Many cancer cases worldwide may happen at least in part because people are overweight or have diabetes, a new report suggests.Diabetes and being overweight or obese were a factor in 5.6 percent of new cancer cases worldwide in 2012, or about 792,600 cases, the authors say.Researchers examined rates of 12 types of cancer from 175 countries in 2012. Then, because cancer can take a long time to develop, they looked back at 2002 data on rates of overweight or obesity and type 2 diabetes, which is caused in part by obesity.Overall, about 544,000 cancer cases, or about 3.9 percent of the total, were linked with a high body-mass index (BMI, a ratio of weight to height), and 280,000, or 2 percent, were linked with diabetes.A BMI of 25 or higher indicates overweight, and a BMI of 30 or higher indicates obesity. (A BMI calculator is available online here: bit.ly/2tXeEf4.)
“Increases in diabetes and high BMI worldwide could lead to a substantial increase in the proportion of cancers attributable to these risk factors, if nothing is done to reduce them,” said lead study author Dr. Jonathan Pearson-Stuttard of Imperial College London in the UK.
“These projections are particularly alarming when considering the high and increasing cost of cancer and metabolic diseases, and highlight the need to improve control measures, and increase awareness of the link between cancer, diabetes, and high BMI,” Pearson-Stuttard said in a statement.
Worldwide, an estimated 422 million adults have diabetes and more than 2 billion adults are overweight or obese, researchers report in the Lancet Diabetes and Endocrinology.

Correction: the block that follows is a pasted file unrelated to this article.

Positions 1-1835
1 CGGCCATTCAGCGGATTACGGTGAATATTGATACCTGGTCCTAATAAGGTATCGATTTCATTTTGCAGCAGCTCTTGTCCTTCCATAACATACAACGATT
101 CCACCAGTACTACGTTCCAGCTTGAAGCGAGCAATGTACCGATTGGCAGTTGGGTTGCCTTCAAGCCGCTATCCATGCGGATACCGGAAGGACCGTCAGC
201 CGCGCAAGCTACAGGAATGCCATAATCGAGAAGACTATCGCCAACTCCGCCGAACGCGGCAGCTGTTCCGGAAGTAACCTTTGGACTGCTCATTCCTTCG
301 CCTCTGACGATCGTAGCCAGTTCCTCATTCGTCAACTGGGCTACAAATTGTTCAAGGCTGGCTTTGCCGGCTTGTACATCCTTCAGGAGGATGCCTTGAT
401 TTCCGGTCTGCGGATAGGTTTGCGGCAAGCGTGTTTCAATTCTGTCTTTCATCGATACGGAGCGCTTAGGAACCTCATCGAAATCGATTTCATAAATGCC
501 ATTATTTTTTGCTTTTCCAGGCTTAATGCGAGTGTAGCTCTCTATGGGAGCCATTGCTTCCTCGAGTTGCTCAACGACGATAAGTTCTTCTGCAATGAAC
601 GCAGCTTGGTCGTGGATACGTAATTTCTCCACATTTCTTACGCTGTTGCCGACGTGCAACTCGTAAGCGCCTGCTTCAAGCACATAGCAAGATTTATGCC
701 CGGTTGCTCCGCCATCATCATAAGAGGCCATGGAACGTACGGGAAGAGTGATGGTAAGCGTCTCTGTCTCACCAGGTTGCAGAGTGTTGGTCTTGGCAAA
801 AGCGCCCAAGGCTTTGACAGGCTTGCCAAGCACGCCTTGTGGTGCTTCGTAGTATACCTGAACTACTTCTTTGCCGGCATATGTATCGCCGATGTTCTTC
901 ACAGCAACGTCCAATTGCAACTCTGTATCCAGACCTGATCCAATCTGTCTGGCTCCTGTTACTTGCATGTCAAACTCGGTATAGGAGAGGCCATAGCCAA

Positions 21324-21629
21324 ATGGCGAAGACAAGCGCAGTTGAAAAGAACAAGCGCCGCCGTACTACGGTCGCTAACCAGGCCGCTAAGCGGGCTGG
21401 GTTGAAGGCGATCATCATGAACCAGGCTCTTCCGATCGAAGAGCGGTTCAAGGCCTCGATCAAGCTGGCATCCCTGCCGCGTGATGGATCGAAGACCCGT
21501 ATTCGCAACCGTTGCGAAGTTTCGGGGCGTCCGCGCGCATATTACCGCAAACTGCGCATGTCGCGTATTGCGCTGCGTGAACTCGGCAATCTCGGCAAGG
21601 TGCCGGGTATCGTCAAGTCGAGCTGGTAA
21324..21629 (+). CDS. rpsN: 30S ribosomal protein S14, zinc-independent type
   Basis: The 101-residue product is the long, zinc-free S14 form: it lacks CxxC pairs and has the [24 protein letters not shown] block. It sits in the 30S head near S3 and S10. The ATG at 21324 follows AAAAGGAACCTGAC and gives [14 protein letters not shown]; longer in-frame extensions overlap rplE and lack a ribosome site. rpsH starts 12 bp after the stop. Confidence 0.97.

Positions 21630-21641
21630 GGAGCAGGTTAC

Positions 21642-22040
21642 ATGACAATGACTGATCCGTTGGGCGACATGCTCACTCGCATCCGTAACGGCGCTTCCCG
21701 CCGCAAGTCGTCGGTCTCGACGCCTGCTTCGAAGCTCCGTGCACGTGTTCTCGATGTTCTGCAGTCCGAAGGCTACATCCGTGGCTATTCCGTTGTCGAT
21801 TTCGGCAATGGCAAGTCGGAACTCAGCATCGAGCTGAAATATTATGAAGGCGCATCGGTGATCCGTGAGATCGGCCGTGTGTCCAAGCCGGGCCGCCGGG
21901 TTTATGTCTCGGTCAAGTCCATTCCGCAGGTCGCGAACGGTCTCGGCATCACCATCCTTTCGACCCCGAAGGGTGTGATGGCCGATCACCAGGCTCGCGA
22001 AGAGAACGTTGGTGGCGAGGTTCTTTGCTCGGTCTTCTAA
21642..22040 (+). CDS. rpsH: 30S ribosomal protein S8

Both high BMI and diabetes are risk factors for various types of cancer, potentially due to biological changes caused by these conditions – such as high insulin, high blood sugar levels, chronic inflammation, and dysregulated sex hormones such as estrogen.
The biggest proportion of cancer cases related to diabetes and high BMI – about 38 percent – occurred in high-income western countries, followed by east and southeast Asian countries at about 24 percent.
Although cancers are still less common in some low and middle-income countries than in high-income nations, these countries had particularly large impacts from diabetes and high BMI.
For example, between 9 percent and 14 percent of all cancer cases in Mongolia, Egypt, Kuwait, and Vanuatu were tied to high BMI and diabetes.
Globally, liver cancer and endometrial cancer contributed the highest number of cancer cases related to diabetes and high BMI, at 25 percent and 38 percent, respectively.
By 2025, growing rates of diabetes and obesity could contribute to a 30 percent increase in the number of cancers related to these conditions in women, and a 20 percent increase in related cancers in men, researchers estimated.
The study wasn’t a controlled experiment designed to prove whether or how diabetes or obesity directly cause cancer. Another limitation is that because many cancers can take years to develop, a decade-long study might underestimate the connection between cancer and these other health problems.
“Perhaps most surprising is that the already striking findings of the study are likely to be underestimates of the true impact of obesity and diabetes on cancer rates,” said Dr. Graham Colditz, author of an accompanying editorial and a researcher at Washington University School of Medicine in St. Louis, Missouri.
The biggest increases in weight and diabetes-related cancers were seen in low and middle-income countries, where rates of overweight and obesity have been rising dramatically in recent years, Colditz noted.
“It is hard to overstate the importance of working to maintain a healthy weight,” Colditz said by email. “It lowers the risk of multiple cancers – as well as diabetes, heart disease, liver disease, and arthritis.”